After a decade of intensive genetically modified plant cultivation, weeds have emerged that are resistant to the most popular herbicide.
I was a member of the FDA Food Advisory Committee when the agency approved production of genetically modified foods in the early 1990s.
At the time, critics repeatedly warned that widespread planting of GM crops modified to resist Monsanto’s weed-killer, Roundup, were highly likely to select for “superweeds” that could withstand treatment with Roundup.
I wrote about this problem in Safe Food: The Politics of Food Safety. I added this update to the 2010 edition:
Late in 2004, weeds resistant to Monsanto’s herbicide Roundup began appearing in GM plantings in Georgia and soon spread to other Southern states. By 2009, more than one hundred thousand acres in Georgia were infested with Roundup-resistant pigweed. Planters were advised to apply multiple herbicides, thereby defeating the point of Roundup: to reduce chemical applications.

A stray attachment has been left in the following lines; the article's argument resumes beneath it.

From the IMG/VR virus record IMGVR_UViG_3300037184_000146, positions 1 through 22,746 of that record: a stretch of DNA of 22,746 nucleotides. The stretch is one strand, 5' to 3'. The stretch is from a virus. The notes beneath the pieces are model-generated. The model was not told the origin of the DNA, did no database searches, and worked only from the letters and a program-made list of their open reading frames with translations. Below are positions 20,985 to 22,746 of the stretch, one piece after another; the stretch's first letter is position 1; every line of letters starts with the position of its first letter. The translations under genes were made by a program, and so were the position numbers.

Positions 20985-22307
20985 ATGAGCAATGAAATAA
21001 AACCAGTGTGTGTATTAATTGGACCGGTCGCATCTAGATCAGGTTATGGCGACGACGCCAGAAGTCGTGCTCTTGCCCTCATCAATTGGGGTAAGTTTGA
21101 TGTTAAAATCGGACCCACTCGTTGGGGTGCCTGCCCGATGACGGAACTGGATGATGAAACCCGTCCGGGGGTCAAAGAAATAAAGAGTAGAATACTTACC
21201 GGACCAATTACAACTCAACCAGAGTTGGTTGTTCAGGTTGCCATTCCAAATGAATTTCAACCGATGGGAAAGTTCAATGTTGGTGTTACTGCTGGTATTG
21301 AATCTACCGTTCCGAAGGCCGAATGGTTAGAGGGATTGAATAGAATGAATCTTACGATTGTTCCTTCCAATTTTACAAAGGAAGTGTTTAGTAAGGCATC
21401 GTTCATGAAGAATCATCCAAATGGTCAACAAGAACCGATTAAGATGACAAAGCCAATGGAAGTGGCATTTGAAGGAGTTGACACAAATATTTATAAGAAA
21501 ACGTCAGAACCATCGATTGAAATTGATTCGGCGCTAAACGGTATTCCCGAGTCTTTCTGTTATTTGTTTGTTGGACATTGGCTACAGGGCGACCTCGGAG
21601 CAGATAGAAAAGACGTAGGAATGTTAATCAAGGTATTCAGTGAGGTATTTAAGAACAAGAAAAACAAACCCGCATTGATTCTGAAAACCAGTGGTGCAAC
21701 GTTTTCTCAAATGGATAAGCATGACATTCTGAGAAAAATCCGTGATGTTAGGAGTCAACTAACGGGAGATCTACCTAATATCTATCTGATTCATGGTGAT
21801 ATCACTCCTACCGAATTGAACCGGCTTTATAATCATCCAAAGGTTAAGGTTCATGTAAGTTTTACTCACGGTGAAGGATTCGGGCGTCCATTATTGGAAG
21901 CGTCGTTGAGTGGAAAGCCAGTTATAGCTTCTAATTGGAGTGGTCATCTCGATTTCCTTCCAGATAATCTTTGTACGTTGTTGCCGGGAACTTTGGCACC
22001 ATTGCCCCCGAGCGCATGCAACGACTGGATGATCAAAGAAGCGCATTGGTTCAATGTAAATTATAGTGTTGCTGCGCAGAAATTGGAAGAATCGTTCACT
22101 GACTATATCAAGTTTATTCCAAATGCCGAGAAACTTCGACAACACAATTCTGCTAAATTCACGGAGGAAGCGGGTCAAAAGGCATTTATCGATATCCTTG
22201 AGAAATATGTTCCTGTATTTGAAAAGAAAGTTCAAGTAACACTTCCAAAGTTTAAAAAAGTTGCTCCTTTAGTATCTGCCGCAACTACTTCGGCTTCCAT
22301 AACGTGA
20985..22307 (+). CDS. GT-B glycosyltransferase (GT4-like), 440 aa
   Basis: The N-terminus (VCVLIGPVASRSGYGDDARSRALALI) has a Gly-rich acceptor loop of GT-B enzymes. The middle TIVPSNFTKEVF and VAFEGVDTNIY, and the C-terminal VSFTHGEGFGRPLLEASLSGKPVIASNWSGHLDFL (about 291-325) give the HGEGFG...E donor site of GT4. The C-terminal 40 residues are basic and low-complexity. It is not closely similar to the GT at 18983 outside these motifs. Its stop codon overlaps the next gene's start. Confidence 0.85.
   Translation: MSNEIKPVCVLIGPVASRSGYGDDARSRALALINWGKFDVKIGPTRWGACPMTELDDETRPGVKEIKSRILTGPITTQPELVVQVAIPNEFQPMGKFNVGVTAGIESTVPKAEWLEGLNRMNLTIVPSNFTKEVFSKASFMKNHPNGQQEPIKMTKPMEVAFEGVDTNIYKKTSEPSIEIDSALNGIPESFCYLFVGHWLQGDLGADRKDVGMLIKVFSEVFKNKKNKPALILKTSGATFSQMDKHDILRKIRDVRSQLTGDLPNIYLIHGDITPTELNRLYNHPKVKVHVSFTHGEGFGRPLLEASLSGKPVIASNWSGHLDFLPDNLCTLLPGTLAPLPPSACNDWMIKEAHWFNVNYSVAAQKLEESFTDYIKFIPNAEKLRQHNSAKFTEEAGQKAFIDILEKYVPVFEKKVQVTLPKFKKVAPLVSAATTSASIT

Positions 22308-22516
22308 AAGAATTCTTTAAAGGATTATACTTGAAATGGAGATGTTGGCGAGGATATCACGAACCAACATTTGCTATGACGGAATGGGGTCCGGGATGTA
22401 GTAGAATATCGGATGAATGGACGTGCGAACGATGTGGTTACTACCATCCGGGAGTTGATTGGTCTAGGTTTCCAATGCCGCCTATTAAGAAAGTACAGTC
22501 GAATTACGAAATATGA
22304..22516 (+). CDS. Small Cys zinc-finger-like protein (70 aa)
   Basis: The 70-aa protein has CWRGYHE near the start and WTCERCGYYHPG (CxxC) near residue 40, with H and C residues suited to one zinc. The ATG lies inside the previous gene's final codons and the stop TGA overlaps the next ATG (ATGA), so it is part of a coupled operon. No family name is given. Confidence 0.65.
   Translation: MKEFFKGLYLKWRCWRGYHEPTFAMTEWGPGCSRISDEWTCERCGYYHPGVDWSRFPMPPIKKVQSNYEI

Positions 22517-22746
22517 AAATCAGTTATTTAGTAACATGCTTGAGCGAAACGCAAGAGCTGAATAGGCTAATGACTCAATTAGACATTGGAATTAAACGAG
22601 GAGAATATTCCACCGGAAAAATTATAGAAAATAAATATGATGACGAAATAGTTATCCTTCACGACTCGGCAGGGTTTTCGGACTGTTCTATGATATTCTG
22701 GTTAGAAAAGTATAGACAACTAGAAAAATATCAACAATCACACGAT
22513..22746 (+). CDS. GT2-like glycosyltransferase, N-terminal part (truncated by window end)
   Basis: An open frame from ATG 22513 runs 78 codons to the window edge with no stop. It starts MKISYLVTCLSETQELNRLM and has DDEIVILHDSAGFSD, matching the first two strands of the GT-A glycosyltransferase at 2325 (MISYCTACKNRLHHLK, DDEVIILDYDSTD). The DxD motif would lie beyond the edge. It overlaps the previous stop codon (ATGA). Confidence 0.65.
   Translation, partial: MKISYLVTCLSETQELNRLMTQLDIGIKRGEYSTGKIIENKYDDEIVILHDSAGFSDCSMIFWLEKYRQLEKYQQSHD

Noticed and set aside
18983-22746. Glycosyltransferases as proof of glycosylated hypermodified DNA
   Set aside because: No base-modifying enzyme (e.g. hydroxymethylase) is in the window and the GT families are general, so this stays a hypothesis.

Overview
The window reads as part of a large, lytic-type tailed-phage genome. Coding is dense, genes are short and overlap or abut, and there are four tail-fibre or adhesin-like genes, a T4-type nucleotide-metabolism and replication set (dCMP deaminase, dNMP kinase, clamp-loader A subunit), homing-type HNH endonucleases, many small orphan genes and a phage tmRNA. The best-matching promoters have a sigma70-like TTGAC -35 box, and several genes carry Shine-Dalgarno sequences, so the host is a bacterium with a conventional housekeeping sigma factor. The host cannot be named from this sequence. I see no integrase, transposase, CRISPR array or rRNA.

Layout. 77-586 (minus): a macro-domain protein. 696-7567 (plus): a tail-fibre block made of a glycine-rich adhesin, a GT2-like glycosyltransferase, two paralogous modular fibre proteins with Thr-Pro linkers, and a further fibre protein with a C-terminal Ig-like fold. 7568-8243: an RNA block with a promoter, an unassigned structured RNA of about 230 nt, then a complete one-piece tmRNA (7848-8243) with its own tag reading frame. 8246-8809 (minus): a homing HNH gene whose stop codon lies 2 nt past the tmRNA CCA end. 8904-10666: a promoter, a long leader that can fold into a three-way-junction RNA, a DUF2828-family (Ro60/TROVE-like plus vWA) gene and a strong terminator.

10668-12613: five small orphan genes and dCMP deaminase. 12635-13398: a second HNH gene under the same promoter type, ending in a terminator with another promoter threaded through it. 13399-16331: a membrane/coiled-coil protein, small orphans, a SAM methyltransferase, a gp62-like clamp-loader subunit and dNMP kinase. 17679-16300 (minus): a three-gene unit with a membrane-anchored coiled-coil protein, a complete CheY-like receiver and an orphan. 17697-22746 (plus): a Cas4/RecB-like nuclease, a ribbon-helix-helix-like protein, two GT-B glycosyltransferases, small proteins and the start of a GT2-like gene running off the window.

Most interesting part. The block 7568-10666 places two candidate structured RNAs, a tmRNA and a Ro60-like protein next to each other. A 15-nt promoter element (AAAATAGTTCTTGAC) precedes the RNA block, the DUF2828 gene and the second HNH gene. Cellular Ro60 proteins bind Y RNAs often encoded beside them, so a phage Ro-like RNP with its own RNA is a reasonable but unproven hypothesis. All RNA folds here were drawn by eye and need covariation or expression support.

Today, the idea that planting of GM crops is “widespread” is an understatement.
So, according to Reuters, is Roundup resistance.
For full article: The Atlantic